The last decade of the life and career of Blues/Rock Guitar Supremo and singer/songwriter Joe Bonamassa has been particularly intense, between touring, recording and releasing a myriad of live albums, being involved in many side projects (Black Country Communion, Beth Hart, Rock Candy Funk Party) and few studio albums.
Despite the global popularity, though and the immense talent inbuilt in this formidable musician, the latest Bonamassa’s studio albums didn’t manage to deliver quite the same level of artistic beauty that modern Blues/Rock masterpieces like You And Me, Blues Deluxe or Black Rock reached, for example. Sometimes that the American artist, somehow, might have perceived too, being the clever musician that he is.
With this, perhaps, in mind, Bonamassa’s next studio installment needed to be something really special, both for himself and for his fans, who have always been very supportive of him at any stage of the artist's career, something that would clearly show that the American Guitar prodigy still (and rightly) belongs to the Olympus of contemporary Blues/Rock.
In that respect, Bonamassa’s brand new album called Redemption, displays, as the album title may suggest, not just an artistic Redemption from previous releases, slightly under par of the Guitar Maestro, but a gargantuan moment in the career of the California-based guitarist.
The new record shines in many different ways, because it brings back those elements of Bonamassa’s musicianship that helped to chisel the American Guitar Hero’s worldwide popularity throughout the last two decades and, at the same time, it also offers a new, highly entertaining side of Bonamassa’s current vision of music, unbeknown to many so far.
The first impression of the overall record is that Bonamassa is finally letting it loose, playing exactly in an instinctive way that he feels more natural at (and not necessarily Blues/Rock), opening up also emotionally a bit more, an ingredient that was missing since records like Driving Towards The Daylight, in the American artist’s more recent releases.
The New York Guitar Prodigy has openly admitted, when presenting Redemption to the Press, that this has been a very challenging album for him to do, due to personal events that impacted Bonamassa’s life recently, something that has heavily impacted his songwriting approach to the new record.
To our website, the fact that Bonamassa has used music as his own personal release valve, it has benefited incredibly the outcome emerging from Redemption.
Every side of Bonamassa’s personality is mirrored beautifully through his music, this time, without “having” to try and break through commercial music charts and having to compromise with his artistry In any shape or form.
To have two extra guitarists playing with him on the album has, perhaps, also freed Bonamassa from having to work on many different guitar parts on the album, leaving the more basic parts to them and rather concentrating on the more vital and important guitar segments of a really inspired album like Redemption.
The new record also shows how much Bonamassa’s music vision has benefited by working with fellow artists on different music genres on his many side projects, throughout the last 5-6 years, allowing Bonamassa’s huge talent and craftsmanship to break free even further, as an album like Redemption clearly displays.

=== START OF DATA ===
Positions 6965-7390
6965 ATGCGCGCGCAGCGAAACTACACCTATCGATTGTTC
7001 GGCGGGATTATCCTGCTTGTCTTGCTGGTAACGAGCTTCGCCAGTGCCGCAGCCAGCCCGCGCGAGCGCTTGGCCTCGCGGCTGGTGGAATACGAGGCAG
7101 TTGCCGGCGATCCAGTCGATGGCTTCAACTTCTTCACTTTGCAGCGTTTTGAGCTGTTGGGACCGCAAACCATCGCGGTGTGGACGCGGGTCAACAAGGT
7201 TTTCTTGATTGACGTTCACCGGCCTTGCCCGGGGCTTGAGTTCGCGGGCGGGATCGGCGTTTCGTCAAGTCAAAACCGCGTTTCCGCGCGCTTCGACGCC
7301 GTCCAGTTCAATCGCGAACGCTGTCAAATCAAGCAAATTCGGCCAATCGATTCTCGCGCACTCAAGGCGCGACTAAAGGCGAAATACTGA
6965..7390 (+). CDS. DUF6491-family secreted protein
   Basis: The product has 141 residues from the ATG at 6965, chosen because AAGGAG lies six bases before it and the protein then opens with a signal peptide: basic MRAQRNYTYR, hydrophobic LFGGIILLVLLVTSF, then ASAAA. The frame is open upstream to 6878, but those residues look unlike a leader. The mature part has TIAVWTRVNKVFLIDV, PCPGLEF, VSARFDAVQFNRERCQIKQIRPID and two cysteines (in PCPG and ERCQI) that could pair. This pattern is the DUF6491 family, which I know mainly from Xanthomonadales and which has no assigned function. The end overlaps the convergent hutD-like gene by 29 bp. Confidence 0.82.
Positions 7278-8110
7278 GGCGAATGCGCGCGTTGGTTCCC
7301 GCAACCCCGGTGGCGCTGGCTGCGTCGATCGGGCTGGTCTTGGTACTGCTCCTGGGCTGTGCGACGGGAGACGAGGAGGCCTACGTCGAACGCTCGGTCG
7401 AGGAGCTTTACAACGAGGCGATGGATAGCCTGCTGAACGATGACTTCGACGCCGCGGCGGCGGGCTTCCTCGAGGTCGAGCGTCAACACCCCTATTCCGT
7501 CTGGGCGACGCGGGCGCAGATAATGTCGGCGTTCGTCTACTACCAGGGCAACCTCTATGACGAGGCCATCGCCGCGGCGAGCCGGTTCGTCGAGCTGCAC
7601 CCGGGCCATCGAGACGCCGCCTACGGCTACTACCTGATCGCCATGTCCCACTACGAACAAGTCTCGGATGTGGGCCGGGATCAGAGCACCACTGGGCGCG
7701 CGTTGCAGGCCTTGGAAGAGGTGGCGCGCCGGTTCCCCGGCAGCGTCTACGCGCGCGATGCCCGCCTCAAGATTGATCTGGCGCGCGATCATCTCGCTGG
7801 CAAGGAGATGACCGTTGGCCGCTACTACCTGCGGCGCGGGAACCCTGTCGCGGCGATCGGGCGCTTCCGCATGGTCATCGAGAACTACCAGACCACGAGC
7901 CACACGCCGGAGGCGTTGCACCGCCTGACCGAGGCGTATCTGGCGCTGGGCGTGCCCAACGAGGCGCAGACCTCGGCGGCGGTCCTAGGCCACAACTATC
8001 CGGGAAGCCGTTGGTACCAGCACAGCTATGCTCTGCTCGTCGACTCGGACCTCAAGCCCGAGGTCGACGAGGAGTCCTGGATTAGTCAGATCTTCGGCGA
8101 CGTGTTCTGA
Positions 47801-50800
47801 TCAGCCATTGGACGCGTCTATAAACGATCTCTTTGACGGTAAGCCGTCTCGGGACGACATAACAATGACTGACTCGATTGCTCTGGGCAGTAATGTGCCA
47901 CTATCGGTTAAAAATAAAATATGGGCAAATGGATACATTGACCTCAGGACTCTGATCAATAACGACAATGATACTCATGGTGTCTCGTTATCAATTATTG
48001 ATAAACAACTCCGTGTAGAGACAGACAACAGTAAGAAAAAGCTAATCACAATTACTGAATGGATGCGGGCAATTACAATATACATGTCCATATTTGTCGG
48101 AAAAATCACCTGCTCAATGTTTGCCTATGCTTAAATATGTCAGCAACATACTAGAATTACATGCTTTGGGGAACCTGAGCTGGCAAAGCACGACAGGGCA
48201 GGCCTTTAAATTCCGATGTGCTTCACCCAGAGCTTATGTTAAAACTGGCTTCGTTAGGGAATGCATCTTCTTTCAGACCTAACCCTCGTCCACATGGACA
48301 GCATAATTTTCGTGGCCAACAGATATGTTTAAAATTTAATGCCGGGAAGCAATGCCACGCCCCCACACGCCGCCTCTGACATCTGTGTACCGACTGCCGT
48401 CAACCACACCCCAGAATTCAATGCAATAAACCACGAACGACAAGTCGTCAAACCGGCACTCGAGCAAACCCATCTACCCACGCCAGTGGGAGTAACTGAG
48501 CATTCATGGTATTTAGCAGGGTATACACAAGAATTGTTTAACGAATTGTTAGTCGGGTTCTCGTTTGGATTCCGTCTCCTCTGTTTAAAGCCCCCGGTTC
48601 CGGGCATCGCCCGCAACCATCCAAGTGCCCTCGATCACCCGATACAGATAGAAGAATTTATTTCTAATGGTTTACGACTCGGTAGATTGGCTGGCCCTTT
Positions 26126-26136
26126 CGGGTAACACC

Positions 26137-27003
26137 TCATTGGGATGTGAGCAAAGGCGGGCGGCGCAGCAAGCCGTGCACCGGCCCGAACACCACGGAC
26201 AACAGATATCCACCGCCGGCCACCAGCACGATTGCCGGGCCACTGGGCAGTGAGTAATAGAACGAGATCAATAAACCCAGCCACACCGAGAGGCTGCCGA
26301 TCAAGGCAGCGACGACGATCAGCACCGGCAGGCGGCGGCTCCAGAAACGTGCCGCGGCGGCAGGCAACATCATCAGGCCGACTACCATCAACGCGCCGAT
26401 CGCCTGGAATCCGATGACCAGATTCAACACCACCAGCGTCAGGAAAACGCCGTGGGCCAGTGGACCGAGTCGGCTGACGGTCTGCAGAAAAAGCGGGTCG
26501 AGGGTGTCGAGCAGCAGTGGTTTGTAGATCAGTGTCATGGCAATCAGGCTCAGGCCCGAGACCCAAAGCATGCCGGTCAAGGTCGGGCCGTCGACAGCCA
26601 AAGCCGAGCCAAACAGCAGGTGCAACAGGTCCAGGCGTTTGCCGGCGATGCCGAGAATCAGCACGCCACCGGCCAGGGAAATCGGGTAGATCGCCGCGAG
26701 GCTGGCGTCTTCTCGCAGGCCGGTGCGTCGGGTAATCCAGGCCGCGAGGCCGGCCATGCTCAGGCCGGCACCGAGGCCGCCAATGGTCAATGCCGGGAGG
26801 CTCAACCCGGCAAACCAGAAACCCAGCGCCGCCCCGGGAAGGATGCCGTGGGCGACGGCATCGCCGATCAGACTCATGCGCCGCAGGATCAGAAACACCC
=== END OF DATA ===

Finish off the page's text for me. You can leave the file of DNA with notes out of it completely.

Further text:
His trademark Blues/Rock sound is still obviously there, present through strong tunes like Molly O’ and the album’s title-track but, from a sonic aspect, the songs that made an impressive impact at a first listen, are certainly Deep In The Blues Again and The Ghost Of Macon Jones.
Deep In The Blues Again is a cleverly crafted “country-fied“ Rock song, showcasing Bonamassa’s ability to chisel songs with great bridges and choruses, while The Ghost Of Macon Jones, a song where the American artist duets on vocals with Nashville country singer Jamey Johnson, shows some hints of Progressive Rock popping out here and there in the intro of the tune, then rolling into an excellently crafted and irresistible uptempo contemporary boogie tune, showcasing an outstanding guitar solo so strong to bring shivers in your spine.
When the time comes to get deeper and more personal, very few artists are capable to express the feelings of a tormented soul like Joe Bonamassa does. Self Inflicted Wounds and Stronger Now In Broken Places are some of the most intimate songs that the guitarist has written in years. Both songs reveal the human fragility of an artist often hidden behind what we perceive as being the mask of fame and, at the same time , his desire to let that mask to come down in order to find an inner peace within himself.
Pick Up the Pieces brings nocturnal atmospheres of smokey night clubs, in a tune that shows, once again, another side of Bonamassa's artistry. The Guitar Maestro builds on this tune, also thanks to the superb support of the Horns Section and Reese Wynans on piano, a musical structure of great intensity, by adding a heavy coat of jazz to a tune where Duke Ellington‘s genius and BB King‘s soulfulness seem to join one another magically, with remarkable results.
The closing Love Is A Gamble is the ultimate testimony of Bonamassa’s return to the high musical standards for which he had always been loved and respected for; this is contemporary blues/rock at its best, with slick guitar playing and plenty of soul into it.
Bonamassa's mojo is definitely back and an album like Redemption amply proves it.
Redemption is out now and it is available via Mascot Label Group/Provogue